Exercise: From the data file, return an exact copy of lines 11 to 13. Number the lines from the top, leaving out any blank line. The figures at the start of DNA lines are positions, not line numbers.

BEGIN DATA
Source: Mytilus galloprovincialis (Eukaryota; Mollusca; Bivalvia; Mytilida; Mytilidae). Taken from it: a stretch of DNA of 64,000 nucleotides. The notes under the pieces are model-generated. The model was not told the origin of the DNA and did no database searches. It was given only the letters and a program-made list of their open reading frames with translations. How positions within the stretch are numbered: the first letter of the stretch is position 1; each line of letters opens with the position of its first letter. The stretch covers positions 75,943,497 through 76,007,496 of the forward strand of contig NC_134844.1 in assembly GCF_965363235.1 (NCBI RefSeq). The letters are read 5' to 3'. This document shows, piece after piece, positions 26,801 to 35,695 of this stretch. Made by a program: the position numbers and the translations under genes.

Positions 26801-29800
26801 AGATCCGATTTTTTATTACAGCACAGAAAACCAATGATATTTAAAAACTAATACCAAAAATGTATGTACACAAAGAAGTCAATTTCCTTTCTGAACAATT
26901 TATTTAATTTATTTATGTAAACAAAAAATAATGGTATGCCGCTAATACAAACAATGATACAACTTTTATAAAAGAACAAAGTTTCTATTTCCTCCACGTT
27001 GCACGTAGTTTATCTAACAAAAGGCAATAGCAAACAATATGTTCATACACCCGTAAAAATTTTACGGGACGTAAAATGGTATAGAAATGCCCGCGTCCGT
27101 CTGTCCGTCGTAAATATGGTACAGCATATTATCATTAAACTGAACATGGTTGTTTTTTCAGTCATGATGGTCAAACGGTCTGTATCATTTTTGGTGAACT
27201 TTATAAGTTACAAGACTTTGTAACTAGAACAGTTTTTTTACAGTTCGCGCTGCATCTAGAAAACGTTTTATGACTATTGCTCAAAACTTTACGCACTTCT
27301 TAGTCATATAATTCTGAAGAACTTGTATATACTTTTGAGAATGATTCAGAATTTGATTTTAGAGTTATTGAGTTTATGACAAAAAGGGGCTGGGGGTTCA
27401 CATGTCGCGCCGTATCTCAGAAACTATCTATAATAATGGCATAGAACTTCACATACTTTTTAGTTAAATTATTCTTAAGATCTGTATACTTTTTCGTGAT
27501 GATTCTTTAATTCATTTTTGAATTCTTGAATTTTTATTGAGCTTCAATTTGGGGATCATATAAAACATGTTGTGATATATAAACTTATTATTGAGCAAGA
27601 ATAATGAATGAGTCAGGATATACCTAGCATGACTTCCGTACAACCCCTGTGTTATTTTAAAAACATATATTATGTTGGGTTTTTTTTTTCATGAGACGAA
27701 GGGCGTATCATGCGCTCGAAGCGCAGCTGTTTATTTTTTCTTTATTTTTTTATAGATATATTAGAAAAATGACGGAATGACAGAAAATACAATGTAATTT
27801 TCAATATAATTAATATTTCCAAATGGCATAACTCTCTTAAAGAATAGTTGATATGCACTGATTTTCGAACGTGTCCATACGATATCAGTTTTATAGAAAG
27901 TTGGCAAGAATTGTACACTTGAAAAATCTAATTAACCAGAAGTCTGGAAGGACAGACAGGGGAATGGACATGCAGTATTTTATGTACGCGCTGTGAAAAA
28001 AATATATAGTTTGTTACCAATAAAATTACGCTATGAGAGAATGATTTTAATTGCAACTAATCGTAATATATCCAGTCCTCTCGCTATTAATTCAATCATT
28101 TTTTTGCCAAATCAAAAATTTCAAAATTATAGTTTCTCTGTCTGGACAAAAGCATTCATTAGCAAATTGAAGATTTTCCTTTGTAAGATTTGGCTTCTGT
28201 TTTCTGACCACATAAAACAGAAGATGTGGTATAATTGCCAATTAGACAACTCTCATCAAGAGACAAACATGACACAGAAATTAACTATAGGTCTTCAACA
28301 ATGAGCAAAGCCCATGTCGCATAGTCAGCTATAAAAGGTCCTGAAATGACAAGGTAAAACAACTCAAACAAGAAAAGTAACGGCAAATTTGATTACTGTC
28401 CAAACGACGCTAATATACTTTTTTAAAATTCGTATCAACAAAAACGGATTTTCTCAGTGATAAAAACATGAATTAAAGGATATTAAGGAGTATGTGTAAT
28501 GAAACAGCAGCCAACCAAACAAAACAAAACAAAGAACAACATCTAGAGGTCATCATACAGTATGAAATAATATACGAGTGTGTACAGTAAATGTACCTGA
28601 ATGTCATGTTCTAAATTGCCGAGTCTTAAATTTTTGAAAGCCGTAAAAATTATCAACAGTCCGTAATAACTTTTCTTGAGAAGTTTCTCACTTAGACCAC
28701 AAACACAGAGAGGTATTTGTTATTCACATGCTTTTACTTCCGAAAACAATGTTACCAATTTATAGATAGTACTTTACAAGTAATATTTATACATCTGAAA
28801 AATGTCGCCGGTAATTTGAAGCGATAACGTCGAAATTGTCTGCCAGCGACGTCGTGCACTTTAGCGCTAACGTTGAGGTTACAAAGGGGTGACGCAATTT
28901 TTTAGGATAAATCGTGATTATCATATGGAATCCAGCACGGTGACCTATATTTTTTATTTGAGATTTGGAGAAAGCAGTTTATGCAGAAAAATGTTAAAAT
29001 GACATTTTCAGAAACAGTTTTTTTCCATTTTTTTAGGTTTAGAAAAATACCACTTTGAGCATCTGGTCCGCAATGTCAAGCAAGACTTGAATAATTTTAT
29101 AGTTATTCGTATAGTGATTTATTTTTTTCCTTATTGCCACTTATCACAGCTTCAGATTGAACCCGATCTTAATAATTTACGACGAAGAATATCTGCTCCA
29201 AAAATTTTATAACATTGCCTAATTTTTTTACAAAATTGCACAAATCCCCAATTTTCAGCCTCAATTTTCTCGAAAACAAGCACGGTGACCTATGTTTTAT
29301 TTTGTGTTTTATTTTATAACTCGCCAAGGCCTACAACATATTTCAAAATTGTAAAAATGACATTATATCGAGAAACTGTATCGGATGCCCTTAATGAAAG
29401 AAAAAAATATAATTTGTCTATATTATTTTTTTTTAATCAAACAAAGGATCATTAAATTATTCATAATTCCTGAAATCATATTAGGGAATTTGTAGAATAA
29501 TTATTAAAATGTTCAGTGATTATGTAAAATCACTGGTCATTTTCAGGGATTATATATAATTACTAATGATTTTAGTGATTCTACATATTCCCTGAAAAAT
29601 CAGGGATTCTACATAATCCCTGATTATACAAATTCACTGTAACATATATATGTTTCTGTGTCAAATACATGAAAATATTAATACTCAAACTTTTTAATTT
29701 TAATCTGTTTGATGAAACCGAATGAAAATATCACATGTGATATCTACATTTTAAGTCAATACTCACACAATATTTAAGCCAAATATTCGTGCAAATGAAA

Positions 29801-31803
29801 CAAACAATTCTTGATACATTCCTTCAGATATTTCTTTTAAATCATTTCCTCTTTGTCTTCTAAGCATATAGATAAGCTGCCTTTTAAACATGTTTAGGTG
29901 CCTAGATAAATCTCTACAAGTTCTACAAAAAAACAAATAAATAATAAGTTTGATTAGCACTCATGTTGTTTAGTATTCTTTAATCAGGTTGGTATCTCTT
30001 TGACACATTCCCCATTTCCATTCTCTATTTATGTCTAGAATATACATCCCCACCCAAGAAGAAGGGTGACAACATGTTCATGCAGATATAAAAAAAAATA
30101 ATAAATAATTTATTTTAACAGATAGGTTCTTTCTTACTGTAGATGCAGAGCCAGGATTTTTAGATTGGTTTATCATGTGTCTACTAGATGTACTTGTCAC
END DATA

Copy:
27601 ATAATGAATGAGTCAGGATATACCTAGCATGACTTCCGTACAACCCCTGTGTTATTTTAAAAACATATATTATGTTGGGTTTTTTTTTTCATGAGACGAA
27701 GGGCGTATCATGCGCTCGAAGCGCAGCTGTTTATTTTTTCTTTATTTTTTTATAGATATATTAGAAAAATGACGGAATGACAGAAAATACAATGTAATTT
27801 TCAATATAATTAATATTTCCAAATGGCATAACTCTCTTAAAGAATAGTTGATATGCACTGATTTTCGAACGTGTCCATACGATATCAGTTTTATAGAAAG